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Three-quarters of parents still pay for adult children

Around 74 per cent of parents continue to provide financial support to their adult, working-aged children, despite financial handouts from parents “occurring to a lesser extent”, a new survey has revealed.

A survey by Australian comparison website Finder.com.au found that nearly three-quarters of parents provide financial aid to their grown-up children to help with large items such as first home purchases, rent, university fees, and white goods, as well as smaller items, such as bills.

The survey suggested that Victoria was the “biggest sponge state” with 65 per cent of people getting financial help from their parents.

Of the sexes, more women than men received financial help from parents, with daughters receiving “almost twice as much financial help with a significant purchase like a house or car” than their male counterparts.

Bessie Hassan, money expert at finder.com.au, said that parents often felt “obligated” to help their children, as nearly one in five people surveyed said they provided support to their children because they struggled to “manage their money”.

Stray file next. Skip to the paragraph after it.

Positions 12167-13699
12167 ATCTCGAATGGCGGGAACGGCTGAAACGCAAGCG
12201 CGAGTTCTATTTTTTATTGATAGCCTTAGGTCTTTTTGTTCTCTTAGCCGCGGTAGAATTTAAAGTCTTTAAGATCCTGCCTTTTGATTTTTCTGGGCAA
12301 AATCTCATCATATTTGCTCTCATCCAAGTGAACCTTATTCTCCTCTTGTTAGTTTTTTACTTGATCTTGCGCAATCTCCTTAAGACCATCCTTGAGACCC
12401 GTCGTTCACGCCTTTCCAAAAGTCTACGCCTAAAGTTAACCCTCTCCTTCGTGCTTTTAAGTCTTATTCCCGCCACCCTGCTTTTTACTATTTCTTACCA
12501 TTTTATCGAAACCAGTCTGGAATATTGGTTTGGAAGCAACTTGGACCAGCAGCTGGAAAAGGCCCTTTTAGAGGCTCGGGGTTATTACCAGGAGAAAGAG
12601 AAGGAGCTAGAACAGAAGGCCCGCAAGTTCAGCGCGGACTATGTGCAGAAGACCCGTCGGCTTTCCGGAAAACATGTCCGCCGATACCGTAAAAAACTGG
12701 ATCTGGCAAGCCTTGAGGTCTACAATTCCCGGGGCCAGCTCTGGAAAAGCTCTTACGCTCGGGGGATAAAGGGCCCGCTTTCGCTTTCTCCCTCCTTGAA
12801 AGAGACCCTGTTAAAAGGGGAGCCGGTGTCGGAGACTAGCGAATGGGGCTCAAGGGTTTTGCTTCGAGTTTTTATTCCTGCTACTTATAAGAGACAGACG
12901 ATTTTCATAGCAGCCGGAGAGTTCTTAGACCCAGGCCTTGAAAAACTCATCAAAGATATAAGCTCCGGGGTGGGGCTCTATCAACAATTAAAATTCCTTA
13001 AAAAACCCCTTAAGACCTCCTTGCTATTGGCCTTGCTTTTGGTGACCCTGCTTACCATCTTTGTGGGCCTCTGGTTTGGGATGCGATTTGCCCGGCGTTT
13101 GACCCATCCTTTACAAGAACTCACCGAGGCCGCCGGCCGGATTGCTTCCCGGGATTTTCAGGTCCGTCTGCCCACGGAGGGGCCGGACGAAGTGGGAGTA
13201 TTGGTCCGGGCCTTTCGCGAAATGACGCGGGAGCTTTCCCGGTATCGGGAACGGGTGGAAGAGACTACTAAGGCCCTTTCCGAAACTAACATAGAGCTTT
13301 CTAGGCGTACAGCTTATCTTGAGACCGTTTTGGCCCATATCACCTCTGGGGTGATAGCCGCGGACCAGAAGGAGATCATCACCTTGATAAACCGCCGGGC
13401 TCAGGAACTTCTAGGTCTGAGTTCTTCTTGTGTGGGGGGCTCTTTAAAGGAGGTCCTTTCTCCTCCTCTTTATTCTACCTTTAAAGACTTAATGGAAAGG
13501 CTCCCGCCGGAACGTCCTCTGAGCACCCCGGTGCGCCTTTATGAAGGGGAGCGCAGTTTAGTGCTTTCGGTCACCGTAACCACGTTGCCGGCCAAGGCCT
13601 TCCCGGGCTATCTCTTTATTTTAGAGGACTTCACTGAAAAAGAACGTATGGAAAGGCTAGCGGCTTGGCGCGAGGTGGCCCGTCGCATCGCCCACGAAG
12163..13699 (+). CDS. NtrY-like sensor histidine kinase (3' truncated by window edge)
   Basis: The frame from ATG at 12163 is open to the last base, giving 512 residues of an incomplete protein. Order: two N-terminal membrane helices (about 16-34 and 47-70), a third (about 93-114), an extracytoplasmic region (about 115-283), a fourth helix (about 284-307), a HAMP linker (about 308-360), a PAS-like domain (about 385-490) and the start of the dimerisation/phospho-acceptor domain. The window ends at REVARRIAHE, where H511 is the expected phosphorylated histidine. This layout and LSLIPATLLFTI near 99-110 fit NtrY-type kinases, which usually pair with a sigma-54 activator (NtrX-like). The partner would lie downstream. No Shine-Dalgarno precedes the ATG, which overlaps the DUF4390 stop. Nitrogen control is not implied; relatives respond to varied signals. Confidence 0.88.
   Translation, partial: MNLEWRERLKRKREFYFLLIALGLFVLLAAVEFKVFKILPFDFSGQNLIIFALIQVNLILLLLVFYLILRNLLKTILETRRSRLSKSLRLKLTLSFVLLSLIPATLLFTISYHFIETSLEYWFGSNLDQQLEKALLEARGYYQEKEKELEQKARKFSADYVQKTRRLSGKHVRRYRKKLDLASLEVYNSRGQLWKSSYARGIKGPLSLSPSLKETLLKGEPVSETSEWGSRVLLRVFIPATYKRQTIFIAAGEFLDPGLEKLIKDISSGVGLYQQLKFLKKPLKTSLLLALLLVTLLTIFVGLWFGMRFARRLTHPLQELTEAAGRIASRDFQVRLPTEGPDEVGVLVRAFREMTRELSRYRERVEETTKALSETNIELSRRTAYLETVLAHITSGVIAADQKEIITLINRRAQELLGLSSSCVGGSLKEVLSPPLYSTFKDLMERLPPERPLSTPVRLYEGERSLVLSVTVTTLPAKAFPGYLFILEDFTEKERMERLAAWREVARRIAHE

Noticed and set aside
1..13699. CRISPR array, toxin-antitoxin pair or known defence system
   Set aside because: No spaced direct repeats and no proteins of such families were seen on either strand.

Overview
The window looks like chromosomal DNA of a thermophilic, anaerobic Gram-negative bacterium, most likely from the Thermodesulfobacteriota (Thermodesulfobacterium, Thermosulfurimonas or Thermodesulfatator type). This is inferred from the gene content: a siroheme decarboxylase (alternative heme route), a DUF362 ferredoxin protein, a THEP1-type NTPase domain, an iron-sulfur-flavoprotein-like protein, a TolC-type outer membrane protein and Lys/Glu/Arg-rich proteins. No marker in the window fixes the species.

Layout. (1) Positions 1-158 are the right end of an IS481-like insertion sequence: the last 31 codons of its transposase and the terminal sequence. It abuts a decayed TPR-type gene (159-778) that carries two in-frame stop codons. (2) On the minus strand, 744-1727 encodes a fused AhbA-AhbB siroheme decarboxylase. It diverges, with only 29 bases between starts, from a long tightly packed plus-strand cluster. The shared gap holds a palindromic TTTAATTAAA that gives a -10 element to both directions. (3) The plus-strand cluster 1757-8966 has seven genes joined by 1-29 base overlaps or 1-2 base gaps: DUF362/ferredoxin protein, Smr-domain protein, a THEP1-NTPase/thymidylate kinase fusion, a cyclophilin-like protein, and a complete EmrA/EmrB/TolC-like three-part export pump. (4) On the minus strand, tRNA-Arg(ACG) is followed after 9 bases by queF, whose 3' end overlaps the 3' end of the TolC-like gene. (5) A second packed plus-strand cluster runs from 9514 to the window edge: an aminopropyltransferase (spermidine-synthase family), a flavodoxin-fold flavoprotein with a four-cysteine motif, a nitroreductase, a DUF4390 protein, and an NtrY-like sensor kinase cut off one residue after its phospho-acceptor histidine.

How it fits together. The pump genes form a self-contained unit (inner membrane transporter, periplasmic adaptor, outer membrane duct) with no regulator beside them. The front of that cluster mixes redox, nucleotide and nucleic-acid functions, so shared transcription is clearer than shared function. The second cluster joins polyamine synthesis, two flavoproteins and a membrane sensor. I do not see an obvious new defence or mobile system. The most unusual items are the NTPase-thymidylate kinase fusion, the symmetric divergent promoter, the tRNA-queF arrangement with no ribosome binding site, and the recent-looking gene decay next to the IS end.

For example, the research found that while 12 per cent of parents supported ‘kidults’ as they saved for a home loan deposit, another 11 per cent of parents said they were supporting their children because they were in debt.

“It’s human nature that parents want to step in if their child is struggling to repay debt or if they’re unable to complete a significant purchase such as a medical expense or a vehicle,” said Ms Hassan.

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She warned, however, against parents giving regular cash handouts to their children, as this “could lead to poor financial behaviour”.

“A big part of parenting is helping your children become self-sufficient, and money matters should be no different,” she said.

“Young adults can get into the habit of living beyond their means because they think Mum and Dad will always be there to get them out of hot water.”

The percentage of adult children receiving financial support, however, has dropped by 12 per cent over the last 12 months.

Ms Hassan suggested: “[I]f you insist on giving money to your child, consider making it a loan with strict conditions on when and how it is to be paid back.”

“Try to resist the urge to step in and instead allow your children to learn basic money management skills such as saving, budgeting and investing.”

[Related: Younger Aussies struggling with debt]

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